Addiction to alcohol and drugs is a disease that can affect anyone, regardless of their race, age, socioeconomic status, or religious affiliation. The problem of substance addiction is so prevalent in our society, yet some people still have a slight reluctance to call such addiction a “disease.” Substance addiction and abuse has been officially recognized as a disease for many years now, but the public as a whole can waver in their ability to fully comprehend how addiction can be classified in this manner. Only by understanding it in this way will society be able to properly deal with those addicted to drugs and alcohol.
To understand how addiction can be classified as a disease, one needs a better understanding of the brain chemistry of addiction. Neurotransmitters are chemicals in the brain that relay, intensify and alter signals between neurons and other cells. When someone takes an addictive drug, whether it be alcohol, cocaine, nicotine, heroin, or Valium, just to name a few, the brain gets flooded with a neurotransmitter called dopamine. This neurotransmitter is related to feelings of pleasure and excitement, and is associated with the reward center of the brain. In a normal brain, dopamine is released when the person experiences pleasure. However, chronic use of addictive substances means that the brain begins producing less dopamine on its own since it’s so used to getting flooded with dopamine as a result of the addiction. This leads to the abuser being unable to experience pleasure from his normal life, thus creating a dependency on the drug to have happiness.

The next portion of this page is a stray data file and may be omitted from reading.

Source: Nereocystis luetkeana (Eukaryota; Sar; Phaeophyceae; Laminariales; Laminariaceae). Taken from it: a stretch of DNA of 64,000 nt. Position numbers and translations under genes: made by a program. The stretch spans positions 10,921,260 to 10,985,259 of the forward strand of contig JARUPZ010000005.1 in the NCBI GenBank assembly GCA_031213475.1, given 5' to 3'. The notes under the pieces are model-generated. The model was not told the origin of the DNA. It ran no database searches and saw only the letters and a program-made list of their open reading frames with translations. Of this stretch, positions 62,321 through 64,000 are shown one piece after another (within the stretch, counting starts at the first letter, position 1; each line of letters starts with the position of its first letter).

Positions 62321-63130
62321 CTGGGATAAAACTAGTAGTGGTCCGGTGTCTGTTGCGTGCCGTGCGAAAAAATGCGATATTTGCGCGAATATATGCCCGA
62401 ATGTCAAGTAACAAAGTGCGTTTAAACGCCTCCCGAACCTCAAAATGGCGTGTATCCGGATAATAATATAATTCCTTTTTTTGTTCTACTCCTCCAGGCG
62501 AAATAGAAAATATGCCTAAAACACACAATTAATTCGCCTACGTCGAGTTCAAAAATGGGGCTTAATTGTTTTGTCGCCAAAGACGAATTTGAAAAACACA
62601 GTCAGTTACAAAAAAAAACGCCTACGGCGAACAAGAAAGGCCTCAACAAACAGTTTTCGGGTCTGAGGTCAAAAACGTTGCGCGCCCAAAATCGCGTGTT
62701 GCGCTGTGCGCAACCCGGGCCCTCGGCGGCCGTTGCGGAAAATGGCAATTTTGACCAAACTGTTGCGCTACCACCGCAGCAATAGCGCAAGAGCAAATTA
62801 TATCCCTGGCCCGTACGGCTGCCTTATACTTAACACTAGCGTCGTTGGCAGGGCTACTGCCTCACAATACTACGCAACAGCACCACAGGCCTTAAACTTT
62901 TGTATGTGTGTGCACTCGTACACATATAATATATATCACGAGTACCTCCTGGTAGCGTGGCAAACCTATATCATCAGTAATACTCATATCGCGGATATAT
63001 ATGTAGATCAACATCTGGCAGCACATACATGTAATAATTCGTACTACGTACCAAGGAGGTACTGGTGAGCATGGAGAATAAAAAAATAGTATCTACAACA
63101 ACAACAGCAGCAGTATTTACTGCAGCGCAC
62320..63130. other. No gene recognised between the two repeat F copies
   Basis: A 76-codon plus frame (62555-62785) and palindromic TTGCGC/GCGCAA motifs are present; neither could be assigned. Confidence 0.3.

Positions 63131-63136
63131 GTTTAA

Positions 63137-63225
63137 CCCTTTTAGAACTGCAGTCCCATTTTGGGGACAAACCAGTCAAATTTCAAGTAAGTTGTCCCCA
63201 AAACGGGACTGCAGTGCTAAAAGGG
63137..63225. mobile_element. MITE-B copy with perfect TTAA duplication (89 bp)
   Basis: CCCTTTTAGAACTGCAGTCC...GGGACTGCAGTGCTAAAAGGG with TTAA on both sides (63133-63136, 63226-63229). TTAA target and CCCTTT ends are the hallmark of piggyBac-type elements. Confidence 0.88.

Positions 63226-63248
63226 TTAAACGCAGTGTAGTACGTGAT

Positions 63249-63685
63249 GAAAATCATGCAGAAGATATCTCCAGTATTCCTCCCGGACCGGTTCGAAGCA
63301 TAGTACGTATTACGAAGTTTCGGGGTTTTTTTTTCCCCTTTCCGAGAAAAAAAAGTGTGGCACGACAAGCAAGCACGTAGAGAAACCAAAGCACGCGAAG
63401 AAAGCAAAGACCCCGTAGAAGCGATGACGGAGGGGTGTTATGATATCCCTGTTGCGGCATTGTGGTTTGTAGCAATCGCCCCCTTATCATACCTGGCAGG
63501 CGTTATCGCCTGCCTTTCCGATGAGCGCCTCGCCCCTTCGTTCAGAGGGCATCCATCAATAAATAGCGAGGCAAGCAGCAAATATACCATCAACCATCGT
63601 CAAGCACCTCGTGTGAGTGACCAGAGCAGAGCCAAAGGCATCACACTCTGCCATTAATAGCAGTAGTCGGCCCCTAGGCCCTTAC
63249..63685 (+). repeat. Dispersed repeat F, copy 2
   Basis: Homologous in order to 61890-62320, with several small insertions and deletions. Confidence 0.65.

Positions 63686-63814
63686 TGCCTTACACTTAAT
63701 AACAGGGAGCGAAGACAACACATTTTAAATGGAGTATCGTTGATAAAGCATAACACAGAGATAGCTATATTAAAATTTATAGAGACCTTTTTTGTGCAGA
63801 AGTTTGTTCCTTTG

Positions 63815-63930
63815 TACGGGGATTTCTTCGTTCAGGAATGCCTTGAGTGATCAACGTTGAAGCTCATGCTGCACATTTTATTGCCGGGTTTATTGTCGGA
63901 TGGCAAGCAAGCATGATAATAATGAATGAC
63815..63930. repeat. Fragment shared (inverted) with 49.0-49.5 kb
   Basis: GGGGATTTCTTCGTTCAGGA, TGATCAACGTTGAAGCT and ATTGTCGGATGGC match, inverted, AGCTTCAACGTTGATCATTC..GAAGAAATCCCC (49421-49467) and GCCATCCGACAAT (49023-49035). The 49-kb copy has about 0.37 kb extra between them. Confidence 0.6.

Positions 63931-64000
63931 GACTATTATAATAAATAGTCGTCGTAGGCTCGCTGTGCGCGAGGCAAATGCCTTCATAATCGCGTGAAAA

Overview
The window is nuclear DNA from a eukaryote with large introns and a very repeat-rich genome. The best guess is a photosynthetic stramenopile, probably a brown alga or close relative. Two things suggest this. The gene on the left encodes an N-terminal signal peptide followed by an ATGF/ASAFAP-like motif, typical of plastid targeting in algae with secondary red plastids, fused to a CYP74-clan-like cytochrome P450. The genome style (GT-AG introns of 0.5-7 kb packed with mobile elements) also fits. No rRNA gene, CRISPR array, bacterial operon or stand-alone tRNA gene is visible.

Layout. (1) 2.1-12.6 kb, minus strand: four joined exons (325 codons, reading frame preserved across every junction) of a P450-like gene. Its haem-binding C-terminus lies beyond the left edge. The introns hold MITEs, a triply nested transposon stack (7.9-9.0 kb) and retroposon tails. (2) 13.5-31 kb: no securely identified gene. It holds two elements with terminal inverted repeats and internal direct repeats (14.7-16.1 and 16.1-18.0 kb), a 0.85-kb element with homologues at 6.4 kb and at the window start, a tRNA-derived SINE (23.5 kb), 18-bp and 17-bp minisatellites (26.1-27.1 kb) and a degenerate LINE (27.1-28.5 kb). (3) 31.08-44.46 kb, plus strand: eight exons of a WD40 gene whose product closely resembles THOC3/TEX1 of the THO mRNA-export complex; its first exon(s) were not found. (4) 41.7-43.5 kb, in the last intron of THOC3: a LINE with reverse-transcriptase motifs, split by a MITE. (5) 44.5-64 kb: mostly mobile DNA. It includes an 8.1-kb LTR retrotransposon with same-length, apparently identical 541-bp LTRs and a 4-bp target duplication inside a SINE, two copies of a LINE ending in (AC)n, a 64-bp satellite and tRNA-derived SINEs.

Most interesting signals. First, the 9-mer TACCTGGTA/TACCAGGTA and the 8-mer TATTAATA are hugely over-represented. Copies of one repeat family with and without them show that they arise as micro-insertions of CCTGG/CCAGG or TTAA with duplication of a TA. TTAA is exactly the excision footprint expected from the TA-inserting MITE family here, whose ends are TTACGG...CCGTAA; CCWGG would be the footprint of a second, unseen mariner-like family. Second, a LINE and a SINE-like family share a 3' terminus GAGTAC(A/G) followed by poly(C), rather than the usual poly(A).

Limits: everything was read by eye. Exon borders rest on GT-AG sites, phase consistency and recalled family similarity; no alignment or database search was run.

Addiction has to do with brain chemistry and is a physical problem more so than a psychological one. Some scientists maintain that the most critical part of recovering from addiction is the re-balancing of the person’s brain chemistry. Treatment and recovery centers can help with this, by letting people get the drug out of their system.